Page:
Due to concerns about the cost and complexity of the annual goodwill impairment test, the FASB on November 25, 2013, the FASB added a project to its agenda on the accounting for goodwill for public business entities and not-for-profit entities.

Subsequently on October 28, 2015, the FASB decided to proceed with the project under a phased approach. The first phase is to simplify the impairment test. In the second phase of the project, the FASB plans to work concurrently with the IASB to address any additional concerns.

Subsequent Measurement

The Board decided to simplify the impairment test by removing the requirement to perform a hypothetical purchase price allocation when the carrying value of a reporting unit exceeds its fair value (step 2 of the impairment model in current GAAP). The Board considered but decided not to allow entities an option to perform step 2.

The Board decided that entities should apply the same impairment model for a reporting unit with a zero or negative carrying amount as the model for a reporting unit with a positive carrying amount by comparing the fair value of the reporting unit to its carrying amount. This reverses the Board’s previous decision to require the write-off of goodwill allocated to reporting units with zero or negative carrying amounts.

Presentation

The Board decided not to make any changes to the presentation requirements in current GAAP.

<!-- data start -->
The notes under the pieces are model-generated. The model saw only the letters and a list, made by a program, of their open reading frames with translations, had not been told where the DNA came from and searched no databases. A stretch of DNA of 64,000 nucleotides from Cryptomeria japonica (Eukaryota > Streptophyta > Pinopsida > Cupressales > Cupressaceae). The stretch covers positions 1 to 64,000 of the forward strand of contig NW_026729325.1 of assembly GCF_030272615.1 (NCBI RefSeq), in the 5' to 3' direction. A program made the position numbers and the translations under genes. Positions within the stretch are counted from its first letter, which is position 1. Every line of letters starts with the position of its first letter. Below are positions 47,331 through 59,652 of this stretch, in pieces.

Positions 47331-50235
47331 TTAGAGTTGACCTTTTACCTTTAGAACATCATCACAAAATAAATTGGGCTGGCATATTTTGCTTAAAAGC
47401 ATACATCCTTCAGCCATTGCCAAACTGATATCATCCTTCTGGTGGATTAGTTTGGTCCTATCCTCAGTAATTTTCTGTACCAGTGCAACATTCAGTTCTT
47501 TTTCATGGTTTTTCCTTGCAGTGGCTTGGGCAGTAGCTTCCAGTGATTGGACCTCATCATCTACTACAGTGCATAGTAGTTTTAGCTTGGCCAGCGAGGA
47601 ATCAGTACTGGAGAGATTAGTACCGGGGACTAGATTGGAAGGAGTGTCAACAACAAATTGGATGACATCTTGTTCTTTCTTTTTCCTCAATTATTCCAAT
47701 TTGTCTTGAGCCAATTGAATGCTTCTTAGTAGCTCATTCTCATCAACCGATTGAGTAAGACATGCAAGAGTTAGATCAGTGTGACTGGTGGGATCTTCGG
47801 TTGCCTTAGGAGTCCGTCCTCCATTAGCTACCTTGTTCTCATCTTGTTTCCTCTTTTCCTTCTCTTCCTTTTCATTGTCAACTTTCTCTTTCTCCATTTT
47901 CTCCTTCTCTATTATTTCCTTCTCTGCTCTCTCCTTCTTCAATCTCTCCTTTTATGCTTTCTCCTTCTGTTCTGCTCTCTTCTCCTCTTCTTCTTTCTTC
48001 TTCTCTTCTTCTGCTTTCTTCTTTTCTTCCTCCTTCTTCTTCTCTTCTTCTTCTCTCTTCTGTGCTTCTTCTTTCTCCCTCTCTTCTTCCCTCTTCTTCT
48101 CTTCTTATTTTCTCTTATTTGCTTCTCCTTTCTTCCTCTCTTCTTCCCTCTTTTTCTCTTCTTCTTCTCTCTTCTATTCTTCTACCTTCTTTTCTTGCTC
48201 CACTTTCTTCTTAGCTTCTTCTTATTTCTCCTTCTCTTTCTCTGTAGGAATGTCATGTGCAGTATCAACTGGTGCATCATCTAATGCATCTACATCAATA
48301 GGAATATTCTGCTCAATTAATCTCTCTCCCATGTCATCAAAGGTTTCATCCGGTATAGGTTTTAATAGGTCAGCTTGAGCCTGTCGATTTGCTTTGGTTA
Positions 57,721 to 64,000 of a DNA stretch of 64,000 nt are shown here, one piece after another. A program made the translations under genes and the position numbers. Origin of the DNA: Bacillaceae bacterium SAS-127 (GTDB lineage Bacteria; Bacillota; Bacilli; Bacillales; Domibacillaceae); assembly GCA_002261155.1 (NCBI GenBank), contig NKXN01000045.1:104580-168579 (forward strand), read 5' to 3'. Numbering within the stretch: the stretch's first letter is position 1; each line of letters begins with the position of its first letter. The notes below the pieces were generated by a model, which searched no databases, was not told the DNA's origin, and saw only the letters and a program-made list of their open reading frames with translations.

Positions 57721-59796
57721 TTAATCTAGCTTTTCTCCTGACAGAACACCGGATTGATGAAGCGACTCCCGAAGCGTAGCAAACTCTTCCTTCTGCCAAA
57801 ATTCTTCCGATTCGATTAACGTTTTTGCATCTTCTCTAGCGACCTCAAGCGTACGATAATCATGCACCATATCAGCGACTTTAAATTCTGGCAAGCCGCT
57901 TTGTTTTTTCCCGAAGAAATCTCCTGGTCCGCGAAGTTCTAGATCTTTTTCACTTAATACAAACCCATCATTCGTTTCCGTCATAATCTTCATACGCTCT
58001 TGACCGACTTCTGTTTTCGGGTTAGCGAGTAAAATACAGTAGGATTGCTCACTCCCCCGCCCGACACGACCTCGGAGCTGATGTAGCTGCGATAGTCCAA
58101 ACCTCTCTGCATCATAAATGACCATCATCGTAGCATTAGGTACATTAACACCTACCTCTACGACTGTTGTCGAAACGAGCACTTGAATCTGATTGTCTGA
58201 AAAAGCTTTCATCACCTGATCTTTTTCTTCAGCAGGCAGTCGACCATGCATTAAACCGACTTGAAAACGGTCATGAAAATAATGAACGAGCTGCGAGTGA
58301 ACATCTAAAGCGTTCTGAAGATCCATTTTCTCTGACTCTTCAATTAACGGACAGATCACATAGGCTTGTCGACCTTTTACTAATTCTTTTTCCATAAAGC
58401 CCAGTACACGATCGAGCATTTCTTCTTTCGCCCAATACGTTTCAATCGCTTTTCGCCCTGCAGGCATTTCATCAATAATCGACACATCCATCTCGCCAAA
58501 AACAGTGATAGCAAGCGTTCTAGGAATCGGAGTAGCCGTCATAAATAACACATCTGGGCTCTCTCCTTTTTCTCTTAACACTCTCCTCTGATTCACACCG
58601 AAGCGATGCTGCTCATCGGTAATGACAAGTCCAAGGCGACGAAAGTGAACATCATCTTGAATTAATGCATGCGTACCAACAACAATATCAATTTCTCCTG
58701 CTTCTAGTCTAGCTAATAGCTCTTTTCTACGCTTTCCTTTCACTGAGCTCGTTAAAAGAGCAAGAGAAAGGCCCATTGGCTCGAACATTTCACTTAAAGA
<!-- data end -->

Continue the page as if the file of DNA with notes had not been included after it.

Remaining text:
Disclosures

The Board decided that in addition to the current disclosure requirements, entities with reporting units with zero or negative carrying amounts should disclose the following:

  • Identification of reporting units with zero or negative carrying amounts
  • The amount of goodwill attributable to each reporting unit with a zero or negative carrying amount.

Transition

The Board decided that entities would be required to adopt the simplified impairment test prospectively.

Transition Disclosures

The Board decided that entities should provide the applicable disclosures described in paragraphs 250-10-50-1(a), which requires disclosure of the nature of and reason for the change in accounting principle, and 250-10-50-2, which states that the required transition disclosures should be included in both interim and annual financial statements in the period of the change.

Source: FASB website

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US GAAP UPDATES

FASB Issues Accounting Standards Update 2016-08—Revenue from Contracts with Customers (Topic 606): Principal versus Agent Considerations (Reporting Revenue Gross versus Net)

In March 2016 the FASB issued Accounting Standard Update 2016-08 to address issues related to guidance on principal versus agent arising from the discussion of Transition Resource Group meetings. While the amendments in this Update do not change the core principle of the guidance (i.e. the 5 step revenue recognition model), the amendments clarify the implementation guidance on principal versus agent considerations.

When another party is involved in providing goods or services to a customer, an entity should evaluate whether the nature of its promise is to provide the specified good or service itself (that is, the entity is a principal) or to arrange for that good or service to be provided by the other party (that is, the entity is an agent). When an entity is a principal, the entity recognizes revenue in the gross amount of consideration to which it is entitled in exchange for the specified good or service.Conversely as an agent, the entity recognizes revenue in the amount of any fee or commission to which it expects to be entitled in exchange for arranging for the specified good or service to be provided by the other party.

The amendments in this Update are intended to improve the operability and understandability of the implementation guidance on principal versus agent considerations by clarifying the following: